Research Papers

The Feasibility of Using Augmented Auditory Feedback From a Pressure Detecting Insole to Reduce the Knee Adduction Moment: A Proof of Concept Study

[+] Author and Article Information
Christopher Ferrigno

Department of Anatomy and Cell Biology,
Rush University Medical Center,
1611 W. Harrison Street,
Suite 111,
Chicago, IL 60612
e-mail: christopher_ferrigno@rush.edu

Ina S. Stoller

Department of Orthopedic Surgery,
Rush University Medical Center,
1611 W. Harrison Street,
Suite 111,
Chicago, IL 60612
e-mail: ina.stoller@gmx.de

Najia Shakoor

Section of Rheumatology,
Rush University Medical Center,
1611 W. Harrison Street,
Suite 510,
Chicago, IL 60612
e-mail: najia_shakoor@rush.edu

Laura E. Thorp

Department of Anatomy and Cell Biology,
Rush University Medical Center,
600 S. Paulina,
Suite 507,
Chicago, IL 60612
e-mail: laura_thorp@rush.edu

Markus A. Wimmer

Department of Orthopedic Surgery,
Rush University Medical Center,
1611 W. Harrison Street,
Suite 205,
Chicago, IL 60612
e-mail: markus_a_wimmer@rush.edu

1Corresponding author.

Manuscript received July 6, 2015; final manuscript received November 4, 2015; published online January 27, 2016. Editor: Beth A. Winkelstein.

J Biomech Eng 138(2), 021014 (Jan 27, 2016) (7 pages) Paper No: BIO-15-1332; doi: 10.1115/1.4032123 History: Received July 06, 2015; Revised November 04, 2015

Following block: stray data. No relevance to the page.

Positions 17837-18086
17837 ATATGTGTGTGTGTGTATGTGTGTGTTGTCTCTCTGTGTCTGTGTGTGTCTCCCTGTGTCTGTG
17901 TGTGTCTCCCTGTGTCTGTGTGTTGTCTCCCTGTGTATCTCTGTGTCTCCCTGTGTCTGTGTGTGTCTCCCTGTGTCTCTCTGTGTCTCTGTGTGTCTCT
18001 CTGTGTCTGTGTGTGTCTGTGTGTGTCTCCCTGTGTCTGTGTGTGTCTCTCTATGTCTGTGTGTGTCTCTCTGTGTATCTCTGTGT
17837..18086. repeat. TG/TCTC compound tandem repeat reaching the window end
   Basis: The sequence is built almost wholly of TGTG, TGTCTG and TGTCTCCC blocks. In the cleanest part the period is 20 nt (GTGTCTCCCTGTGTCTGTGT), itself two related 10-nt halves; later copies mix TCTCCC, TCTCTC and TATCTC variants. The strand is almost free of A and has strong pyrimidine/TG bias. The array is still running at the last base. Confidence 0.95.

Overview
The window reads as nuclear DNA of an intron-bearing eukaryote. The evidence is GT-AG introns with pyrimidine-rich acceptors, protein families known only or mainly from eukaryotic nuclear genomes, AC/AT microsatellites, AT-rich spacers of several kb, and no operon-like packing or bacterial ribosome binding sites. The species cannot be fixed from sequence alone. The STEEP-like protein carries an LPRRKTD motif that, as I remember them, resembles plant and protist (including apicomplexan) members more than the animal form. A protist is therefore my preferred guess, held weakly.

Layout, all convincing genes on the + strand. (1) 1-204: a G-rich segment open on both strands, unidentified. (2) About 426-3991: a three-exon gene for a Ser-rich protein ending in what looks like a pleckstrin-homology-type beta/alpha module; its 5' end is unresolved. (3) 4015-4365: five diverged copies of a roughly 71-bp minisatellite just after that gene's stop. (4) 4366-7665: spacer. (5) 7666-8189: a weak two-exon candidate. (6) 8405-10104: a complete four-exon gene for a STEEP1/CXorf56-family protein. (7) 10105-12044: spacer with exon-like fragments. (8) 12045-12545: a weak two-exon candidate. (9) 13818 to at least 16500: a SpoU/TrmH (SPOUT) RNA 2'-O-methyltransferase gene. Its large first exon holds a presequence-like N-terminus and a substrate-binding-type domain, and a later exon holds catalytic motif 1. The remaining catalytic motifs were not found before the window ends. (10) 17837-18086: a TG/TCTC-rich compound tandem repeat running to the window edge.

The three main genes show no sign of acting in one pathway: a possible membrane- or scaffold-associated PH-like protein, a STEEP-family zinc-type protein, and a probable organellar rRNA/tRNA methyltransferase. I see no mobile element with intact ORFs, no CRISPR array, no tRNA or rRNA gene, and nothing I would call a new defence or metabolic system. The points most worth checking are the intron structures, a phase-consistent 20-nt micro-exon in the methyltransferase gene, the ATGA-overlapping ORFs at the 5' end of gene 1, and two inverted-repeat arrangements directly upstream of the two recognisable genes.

The objective of this work was to conduct a proof of concept study utilizing auditory feedback from a pressure-detecting shoe insole to shift plantar pressure medially in order to reduce the knee adduction moment (KAM). When compared with normal walking, 32 healthy subjects significantly reduced their peak KAM using feedback (p < 0.001). When compared with medial thrust gait, an established gait modification, walking with pressure-based feedback was equally effective at reducing the peak KAM, yet it successfully mitigated other potentially detrimental gait measures such as the peak knee flexion moment (KFM), knee internal rotation moment (KIrM), and a reduction in speed.

Copyright © 2016 by ASME
Topics: Pressure , Thrust , Feedback , Knee
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Grahic Jump Location
Fig. 3

Pressure-based feedback regions

Grahic Jump Location
Fig. 2

Typical subject walking with pressure-based feedback (left) and medial thrust gait (right)

Grahic Jump Location
Fig. 4

The average amount of change, compared with normal walking, when subjects walked with medial thrust gait and pressure-based feedback in the (a) external KAM during early stance (KAM1) and late stance (KAM2), (b) in the other five external knee moments, and (c) the percent change in walking speed, stride length, and cadence

Grahic Jump Location
Fig. 5

The average KAM and KFM waveform for all three walking conditions. The shaded region represents one standard deviation of the normal walking condition only.



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